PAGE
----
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Taste & Travel - - Contents -

A roundup of the lat­est healthy ti­tles BY EMILY KENNEDY.

AS AN OMNIVORE, one way I’ve been try­ing to ex­pand my culi­nary hori­zons is by eat­ing veg­e­tar­ian, and even ve­gan.

All you veg­e­tar­i­ans (or veg­e­tar­i­ans by as­so­ci­a­tion) will likely have al­ready cooked from a veg­e­tar­ian or ve­gan cook­book be­fore; but, if you’re a meateater like me, you may have shied away from such plant-only pub­li­ca­tions in the past.

Look­ing back at my own hes­i­ta­tion to pick up var­i­ous veg­gie cook­books, I find it so silly — af­ter all, I could al­ways have added some chicken or sausage to the dishes!

So, this time I eased into veg­gie fare. Start­ing with the first meal of the day, I found a sim­ple break­fast in Good Veg (The Ex­per­i­ment) — from UK chef Alice Hart, who does a good job at mak­ing veg­e­tar­ian dishes easy enough to fold into your reg­u­lar ro­ta­tion, and com­plete in a way that could sus­tain any ex­tended non-veg­e­tar­ian fam­ily.

The Co­conut Chia Straw­berry Bowl is a great make-ahead break­fast, mainly com­posed of two in­gre­di­ents: chia seeds and co­conut milk. Chia seeds are a fan­tas­tic “su­per­food” — low in fat, high in fi­bre and hosts to a mi­cro-party of healthy nu­tri­ents. The seeds don’t have much of a taste on their own, so they swell and fill with the flavours you sur­round them in. Al­though filed in the chap­ter “Morn­ings,” this dish also func­tions as a sum­mer dessert in the style of tapi­oca pud­ding.

For a sim­ple mid­day meal or sum­mer starter, try the Sum­mer Herb Broth with Can­nellini and Pis­tou. The Pis­tou — a pesto-like paste of almonds, gar­lic and fresh sum­mer herbs — was de­li­cious spooned and swirled into the soup; how­ever, I was left to my own de­vices on how to use up any re­main­ing. With­out a home gar­den, so many pur­chased fresh herbs also posed a chal­lenge of how to use them up while still fresh.

Falafel For­ever, by Dunja Glin (Ry­land Peters and Small) has myr­iad op­tions for ap­pe­tiz­ers, most no­tably in the “Fried” and “Baked” chap­ters, with just as many dif­fer­ent saucy serv­ing sug­ges­tions. I en­joyed the Greek-Style Falafel Frit­ters, with a sim­ple Tzatziki Sauce.

Hav­ing been a long-time fan of Sarah Brit­ton’s blog, My New Roots, I de­cided to jump into the mains of her new cook­book, Nat­u­rally Nour­ished (Ap­petite). Al­though this Cana­dian au­thor stud­ied nu­tri­tion, her recipes don’t give any nu­tri­tional break­downs, in­stead stick­ing to the cook­book style of keep­ing num­bers for mea­sure­ments only.

Veg­e­tar­ian dishes are tricky to cook ahead of time — those fickle fresh in­gre­di­ents just don’t want to co­op­er­ate with a busy week! But Brit­ton brings a “rollover” ap­proach to al­most ev­ery recipe:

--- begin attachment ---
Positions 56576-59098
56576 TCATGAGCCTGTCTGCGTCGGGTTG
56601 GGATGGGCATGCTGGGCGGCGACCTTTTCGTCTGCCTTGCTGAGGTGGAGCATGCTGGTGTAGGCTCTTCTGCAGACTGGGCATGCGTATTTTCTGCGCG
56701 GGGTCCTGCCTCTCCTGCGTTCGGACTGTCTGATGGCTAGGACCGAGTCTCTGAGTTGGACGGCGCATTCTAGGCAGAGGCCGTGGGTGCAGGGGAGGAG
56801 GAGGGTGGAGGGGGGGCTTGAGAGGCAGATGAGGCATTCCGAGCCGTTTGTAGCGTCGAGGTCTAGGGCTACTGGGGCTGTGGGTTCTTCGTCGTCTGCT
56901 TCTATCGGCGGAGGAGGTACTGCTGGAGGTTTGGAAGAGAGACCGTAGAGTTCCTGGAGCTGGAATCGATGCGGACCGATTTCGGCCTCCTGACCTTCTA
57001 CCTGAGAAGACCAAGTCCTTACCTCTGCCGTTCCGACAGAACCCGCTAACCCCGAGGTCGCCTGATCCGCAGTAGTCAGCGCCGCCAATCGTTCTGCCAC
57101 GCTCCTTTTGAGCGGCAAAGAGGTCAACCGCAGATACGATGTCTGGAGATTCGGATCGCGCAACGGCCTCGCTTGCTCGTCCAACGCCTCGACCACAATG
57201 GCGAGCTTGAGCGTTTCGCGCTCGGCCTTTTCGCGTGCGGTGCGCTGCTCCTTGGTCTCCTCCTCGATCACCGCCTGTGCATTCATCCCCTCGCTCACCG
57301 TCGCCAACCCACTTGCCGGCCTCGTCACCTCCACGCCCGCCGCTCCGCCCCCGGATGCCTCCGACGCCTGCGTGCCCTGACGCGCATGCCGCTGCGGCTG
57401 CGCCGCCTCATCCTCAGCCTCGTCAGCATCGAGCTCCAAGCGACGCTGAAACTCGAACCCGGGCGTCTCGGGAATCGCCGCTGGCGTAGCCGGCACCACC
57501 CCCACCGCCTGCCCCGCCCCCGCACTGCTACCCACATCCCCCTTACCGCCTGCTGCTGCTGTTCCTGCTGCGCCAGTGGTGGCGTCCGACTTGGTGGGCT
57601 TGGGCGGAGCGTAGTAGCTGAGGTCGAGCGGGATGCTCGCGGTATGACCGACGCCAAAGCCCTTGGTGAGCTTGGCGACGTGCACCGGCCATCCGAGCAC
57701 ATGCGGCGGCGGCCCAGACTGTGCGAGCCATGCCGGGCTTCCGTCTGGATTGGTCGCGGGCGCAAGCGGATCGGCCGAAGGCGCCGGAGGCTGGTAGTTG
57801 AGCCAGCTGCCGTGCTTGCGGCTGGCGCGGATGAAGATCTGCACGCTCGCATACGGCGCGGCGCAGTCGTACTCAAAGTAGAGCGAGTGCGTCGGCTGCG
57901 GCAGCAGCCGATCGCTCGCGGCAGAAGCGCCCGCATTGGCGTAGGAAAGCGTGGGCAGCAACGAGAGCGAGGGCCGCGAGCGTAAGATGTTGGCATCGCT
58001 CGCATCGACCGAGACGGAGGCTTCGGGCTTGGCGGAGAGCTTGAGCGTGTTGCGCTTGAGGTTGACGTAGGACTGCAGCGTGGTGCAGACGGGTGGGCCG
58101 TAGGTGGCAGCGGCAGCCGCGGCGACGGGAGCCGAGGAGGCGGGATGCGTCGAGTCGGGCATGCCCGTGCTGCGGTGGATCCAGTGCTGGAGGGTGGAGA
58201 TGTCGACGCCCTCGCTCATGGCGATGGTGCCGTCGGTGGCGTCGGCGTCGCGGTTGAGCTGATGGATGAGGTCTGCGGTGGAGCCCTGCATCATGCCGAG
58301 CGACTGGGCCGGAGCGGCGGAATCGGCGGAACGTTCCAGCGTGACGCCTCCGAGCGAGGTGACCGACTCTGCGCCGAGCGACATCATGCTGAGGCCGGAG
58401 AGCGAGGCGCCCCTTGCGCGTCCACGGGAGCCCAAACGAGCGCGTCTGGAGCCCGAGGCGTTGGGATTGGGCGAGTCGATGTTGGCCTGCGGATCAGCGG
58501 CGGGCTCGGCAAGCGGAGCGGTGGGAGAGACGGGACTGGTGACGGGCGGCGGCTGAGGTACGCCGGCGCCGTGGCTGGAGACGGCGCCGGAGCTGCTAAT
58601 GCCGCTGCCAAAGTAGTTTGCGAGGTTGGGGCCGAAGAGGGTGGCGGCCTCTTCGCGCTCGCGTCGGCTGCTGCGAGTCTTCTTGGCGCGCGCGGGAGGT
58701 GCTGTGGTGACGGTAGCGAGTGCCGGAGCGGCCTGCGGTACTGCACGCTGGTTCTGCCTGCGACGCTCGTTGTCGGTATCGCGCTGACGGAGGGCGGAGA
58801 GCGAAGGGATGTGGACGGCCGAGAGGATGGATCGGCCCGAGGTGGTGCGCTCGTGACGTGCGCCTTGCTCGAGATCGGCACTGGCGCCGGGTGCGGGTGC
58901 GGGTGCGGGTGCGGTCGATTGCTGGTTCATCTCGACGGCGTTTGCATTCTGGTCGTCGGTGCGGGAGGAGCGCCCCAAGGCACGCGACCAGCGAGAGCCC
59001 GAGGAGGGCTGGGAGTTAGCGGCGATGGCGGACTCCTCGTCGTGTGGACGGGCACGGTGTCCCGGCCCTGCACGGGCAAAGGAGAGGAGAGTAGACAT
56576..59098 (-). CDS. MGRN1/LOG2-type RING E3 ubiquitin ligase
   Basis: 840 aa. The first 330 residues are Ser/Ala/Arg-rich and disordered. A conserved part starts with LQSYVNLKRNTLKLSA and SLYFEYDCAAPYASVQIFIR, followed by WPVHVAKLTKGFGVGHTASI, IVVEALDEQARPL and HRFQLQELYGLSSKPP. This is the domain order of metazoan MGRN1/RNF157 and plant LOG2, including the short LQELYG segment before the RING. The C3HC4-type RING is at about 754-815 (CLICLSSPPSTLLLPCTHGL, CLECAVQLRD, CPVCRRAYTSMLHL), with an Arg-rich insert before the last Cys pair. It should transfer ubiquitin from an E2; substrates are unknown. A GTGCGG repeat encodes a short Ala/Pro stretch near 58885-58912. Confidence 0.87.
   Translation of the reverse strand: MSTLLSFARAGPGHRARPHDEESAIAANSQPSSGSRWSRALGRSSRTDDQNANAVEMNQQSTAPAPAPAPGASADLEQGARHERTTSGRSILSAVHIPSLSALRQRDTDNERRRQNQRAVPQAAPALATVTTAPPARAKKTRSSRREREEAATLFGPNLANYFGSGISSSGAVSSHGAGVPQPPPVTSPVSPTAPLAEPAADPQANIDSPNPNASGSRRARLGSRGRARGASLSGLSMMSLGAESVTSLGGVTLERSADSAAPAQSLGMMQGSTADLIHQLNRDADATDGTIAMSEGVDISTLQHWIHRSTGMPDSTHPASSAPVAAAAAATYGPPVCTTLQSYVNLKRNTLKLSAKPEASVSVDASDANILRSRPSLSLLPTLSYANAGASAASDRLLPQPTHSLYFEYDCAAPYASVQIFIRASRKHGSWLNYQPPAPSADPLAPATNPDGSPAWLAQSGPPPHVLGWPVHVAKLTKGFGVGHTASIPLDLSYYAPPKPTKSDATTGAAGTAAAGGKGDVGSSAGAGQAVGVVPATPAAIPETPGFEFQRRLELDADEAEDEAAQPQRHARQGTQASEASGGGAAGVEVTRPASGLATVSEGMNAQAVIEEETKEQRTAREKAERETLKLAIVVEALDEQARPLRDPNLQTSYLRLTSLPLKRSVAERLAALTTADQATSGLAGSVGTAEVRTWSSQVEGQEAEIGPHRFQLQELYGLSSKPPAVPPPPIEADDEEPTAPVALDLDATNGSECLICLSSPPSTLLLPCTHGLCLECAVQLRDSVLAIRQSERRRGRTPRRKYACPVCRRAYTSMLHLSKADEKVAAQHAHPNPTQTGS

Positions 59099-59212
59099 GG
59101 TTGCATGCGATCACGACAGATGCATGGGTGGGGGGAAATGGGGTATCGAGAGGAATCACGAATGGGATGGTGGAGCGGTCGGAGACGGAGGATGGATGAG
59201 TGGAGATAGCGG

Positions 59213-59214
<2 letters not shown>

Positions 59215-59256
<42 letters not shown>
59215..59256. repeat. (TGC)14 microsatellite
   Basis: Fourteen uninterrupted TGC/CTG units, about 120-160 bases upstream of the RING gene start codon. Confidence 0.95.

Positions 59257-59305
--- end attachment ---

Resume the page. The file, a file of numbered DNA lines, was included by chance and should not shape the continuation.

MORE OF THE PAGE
“I’ve come up with a way to eat well ev­ery day with­out spend­ing much time cook­ing at all, us­ing what I call rollovers. A rollover is an in­ten­tional left­over that rolls right on into the next day, or even weeks.”

I stum­ble upon this piece of wis­dom in the chap­ter “Sim­plify Life in the Kitchen” (who wouldn’t start there!?), which also in­cludes a list of what Brit­ton keeps in her freezer, and how long these items can be kept in the “food time ma­chine.”

I served the One-Pot Cleans­ing Kichadi — a fra­grant, slightly sweet In­dian dish based on rice, lentils and beans — to a gath­er­ing with my neigh­bours who tell me they fought over the left­overs the next day! I en­joyed the “rollover” my­self that week with the sug­gested poached egg.

Brit­ton’s book is also a good re­source of recipes for any­one fol­low­ing a gluten-free or dairy-free diet.

Now, if you’re not yet sold on the veg­e­tar­ian cook­books, I’ve got one more op­tion for you:

Six Sea­sons: A New Way With Veg­eta­bles (Ar­ti­san). In his first cook­book, Amer­i­can chef and farmer, Joshua McFad­den, high­lights the evolv­ing at­tributes of veg­eta­bles through­out their grow­ing sea­sons, ex­tend­ing the very no­tion of “sea­sons” be­yond four and into six: spring, early sum­mer, mid­sum­mer, late sum­mer, fall and win­ter.

What’s es­pe­cially nice about this book is you can open it to the sea­sonal sec­tion you find your­self hun­gry in, and you’re on your way. For mid­sum­mer, I tried the Ri­ga­toni with Broc­coli and Sausage — Yes, sausage! Al­though the book’s recipes are led by veg­eta­bles, McFad­den in­cor­po­rates meats in many dishes.

Cook­ing from just one of his dishes will leave you with an ed­u­ca­tion that lasts, as McFad­den’s in­struc­tions il­lus­trate tech­niques that seem im­per­sonal in many other cook­books. One that stuck with me, for ex­am­ple, was salt­ing boil­ing wa­ter: “…salt un­til it tastes like the sea.” Why didn’t any­body else tell me that’s how salty it should be?

I’ve found that ex­plor­ing the veg­e­tar­ian and ve­gan land­scape is very much like try­ing a new cul­ture’s cui­sine. I’ve dis­cov­ered so many new tech­niques, in­gre­di­ents and flavours I never thought of com­bin­ing be­fore. In a way, like McFad­den’s six sea­sons, I’ve found veg­etable-led recipes pro­vide an ex­ten­sion to my reper­toire, in­stead of a lim­i­ta­tion.

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